Taking the lead with LEED

With the projected recovery of office demand in the Metro Manila market next year, it is vital for developers to differentiate their office buildings from the rest to be able to get their share of tenants.

One way of adding value to a building is ensuring that it has green and sustainable features that will provide a safe and healthy environment for tenants and their clients.

This is something that can be highlighted by aiming for green building certifications such as Leadership in Energy and Environmental Design (LEED). More importantly, this means contributing to a healthier and cleaner environment as well.

“Developers should also explore ways to differentiate themselves in the market amid a move to adopt green and sustainable offices,”Colliers Philippines said in its latest report.

“In our opinion, the incorporation of green and sustainable features will play an important role in occupier retention and attraction strategies post-COVID,” it added.

The W Group’s CityCenter recently received the Leadership in Energy and Environmental Design (LEED) certification.

The property services firm emphasized that developers have already taken notice of this trend with a sizable amount of upcoming office space targeting to be LEED-certified.

“Most of the buildings due to be completed will offer lower density ratios, curtain wall systems with thermal insulations, touchless access in elevators, vertical gardens, UV disinfection lifts and filtered air circulation systems to ensure a healthy and efficient workplace for traditional and outsourcing occupiers,” Colliers said, adding that developers have also adopted other certifications such as the WELL certification from the WELL Building Institute (WBI).

What is LEED?

Developed by the U.S. Greenbuilding Council (USGBC), LEED is considered as the most widely used green building rating system globally.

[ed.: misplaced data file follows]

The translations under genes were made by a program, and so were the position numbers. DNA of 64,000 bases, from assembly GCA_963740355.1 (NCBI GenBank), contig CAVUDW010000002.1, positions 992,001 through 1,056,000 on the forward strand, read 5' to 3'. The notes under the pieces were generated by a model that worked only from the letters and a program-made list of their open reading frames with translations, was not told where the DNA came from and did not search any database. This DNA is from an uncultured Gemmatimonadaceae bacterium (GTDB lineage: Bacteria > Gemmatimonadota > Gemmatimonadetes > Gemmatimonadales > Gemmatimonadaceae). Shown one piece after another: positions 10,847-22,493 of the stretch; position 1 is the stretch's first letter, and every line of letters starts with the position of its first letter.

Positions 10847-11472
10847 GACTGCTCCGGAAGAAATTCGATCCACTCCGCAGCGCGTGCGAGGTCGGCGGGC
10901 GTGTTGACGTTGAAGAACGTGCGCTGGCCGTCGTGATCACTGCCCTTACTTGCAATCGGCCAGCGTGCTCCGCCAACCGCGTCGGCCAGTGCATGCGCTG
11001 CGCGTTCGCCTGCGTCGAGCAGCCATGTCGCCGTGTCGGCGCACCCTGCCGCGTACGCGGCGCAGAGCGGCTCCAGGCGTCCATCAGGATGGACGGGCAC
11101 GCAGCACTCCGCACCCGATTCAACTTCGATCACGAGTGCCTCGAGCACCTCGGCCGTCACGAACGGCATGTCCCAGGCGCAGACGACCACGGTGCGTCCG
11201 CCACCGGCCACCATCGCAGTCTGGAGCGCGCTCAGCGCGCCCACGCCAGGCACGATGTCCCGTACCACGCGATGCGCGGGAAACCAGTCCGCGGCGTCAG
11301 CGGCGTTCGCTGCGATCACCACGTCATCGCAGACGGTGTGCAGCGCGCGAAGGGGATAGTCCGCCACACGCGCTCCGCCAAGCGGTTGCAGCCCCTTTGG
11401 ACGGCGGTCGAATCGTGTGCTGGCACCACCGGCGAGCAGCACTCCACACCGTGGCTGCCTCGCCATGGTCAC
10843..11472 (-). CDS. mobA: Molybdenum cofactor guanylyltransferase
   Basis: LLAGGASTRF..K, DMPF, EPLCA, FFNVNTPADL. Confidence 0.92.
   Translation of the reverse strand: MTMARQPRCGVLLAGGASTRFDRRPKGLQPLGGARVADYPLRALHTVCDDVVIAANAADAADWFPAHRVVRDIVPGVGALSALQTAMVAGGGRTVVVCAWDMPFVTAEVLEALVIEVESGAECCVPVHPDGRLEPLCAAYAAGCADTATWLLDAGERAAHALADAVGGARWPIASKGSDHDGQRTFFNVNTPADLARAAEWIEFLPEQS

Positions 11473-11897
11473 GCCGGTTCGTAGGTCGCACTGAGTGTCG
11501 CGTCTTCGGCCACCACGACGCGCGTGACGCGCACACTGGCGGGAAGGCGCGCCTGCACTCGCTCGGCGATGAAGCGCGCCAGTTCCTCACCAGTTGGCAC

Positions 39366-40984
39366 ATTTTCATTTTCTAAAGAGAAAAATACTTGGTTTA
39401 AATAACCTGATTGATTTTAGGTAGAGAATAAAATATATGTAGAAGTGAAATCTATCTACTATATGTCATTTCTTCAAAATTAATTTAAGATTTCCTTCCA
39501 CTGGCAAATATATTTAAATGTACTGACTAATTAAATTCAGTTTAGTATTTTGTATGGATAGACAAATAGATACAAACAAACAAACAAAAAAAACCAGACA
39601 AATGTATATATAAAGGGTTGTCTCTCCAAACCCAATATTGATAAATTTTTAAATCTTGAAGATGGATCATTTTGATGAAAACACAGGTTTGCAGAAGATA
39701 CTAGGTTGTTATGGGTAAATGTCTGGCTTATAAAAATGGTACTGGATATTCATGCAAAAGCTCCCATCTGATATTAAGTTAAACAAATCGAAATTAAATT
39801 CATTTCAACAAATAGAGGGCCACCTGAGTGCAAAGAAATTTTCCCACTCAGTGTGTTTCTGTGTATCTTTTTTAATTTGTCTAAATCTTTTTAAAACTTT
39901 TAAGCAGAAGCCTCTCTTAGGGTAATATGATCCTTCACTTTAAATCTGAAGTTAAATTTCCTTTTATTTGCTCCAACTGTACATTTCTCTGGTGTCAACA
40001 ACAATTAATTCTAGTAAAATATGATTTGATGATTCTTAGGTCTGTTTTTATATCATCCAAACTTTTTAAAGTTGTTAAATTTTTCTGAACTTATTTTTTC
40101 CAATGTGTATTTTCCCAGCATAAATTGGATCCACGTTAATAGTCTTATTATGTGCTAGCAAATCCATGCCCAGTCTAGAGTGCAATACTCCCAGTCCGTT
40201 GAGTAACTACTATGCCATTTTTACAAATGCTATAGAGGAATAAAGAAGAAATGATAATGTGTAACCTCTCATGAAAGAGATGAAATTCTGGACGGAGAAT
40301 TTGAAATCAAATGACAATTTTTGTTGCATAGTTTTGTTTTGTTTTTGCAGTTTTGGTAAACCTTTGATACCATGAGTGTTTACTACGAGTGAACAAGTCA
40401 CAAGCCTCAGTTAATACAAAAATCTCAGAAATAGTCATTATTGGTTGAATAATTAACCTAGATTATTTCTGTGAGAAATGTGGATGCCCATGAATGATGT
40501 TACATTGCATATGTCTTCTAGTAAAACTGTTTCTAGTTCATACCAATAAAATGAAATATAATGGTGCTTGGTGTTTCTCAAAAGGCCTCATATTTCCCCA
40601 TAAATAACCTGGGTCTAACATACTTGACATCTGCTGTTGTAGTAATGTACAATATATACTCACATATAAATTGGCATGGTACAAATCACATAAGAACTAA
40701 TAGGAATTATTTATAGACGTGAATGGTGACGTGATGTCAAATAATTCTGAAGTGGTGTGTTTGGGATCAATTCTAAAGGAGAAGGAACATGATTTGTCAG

It is essentially a green building project and performance management system, which delivers a comprehensive framework for green building design, construction, operations and performance.

It aims for healthy, highly efficient and cost-saving green buildings.

“LEED helps buildings to focus on efficiency and leadership to deliver the triple bottom line returns of people, planet and profit,” the USGBC said.

The rating system covers all building types and all building phases including new construction, interior fit outs, operations and maintenance of core and shell.

Cost efficient

LEED helps investors meet their economic, social and governance (ESG) goals by providing them with a green building framework to measure and manage their real estate performance.

“LEED helps investors implement management practices to prioritize building efficiency, decrease operational costs, increase asset value and ensure productivity, comfort, health and wellbeing for occupants,” the USGBC also said.

Data from the USGBC showed that from 2015 to 2018, LEED-certified buildings across the globe registered $1.2 billion in energy savings, $149.5 million in water savings, $715.3 million in maintenance savings and $54.2 million in waste savings.

Attract more tenants

LEED-certified buildings also command the highest rents, while lease-up rates for these buildings typically range from average to 20 percent above average.

Colliers earlier emphasized the increasing importance of LEED certification in attracting tenants.

“Overall, Colliers foresees a market that is due for an upgrade driven by shifting tenant profiles that cater to the more discerning Knowledge Process Outsourcing (KPO), multinational corporations (MNCs) and traditional occupiers,” Colliers said.

“Given this, the market moves from basic structures to more spacious, LEED-certified buildings, with more energy efficient systems, consequently improving the overall experience of employees and visitors alike,” it added.

The property services firm emphasized that even post pandemic, landlords are likely to remain competitive by improving office amenities.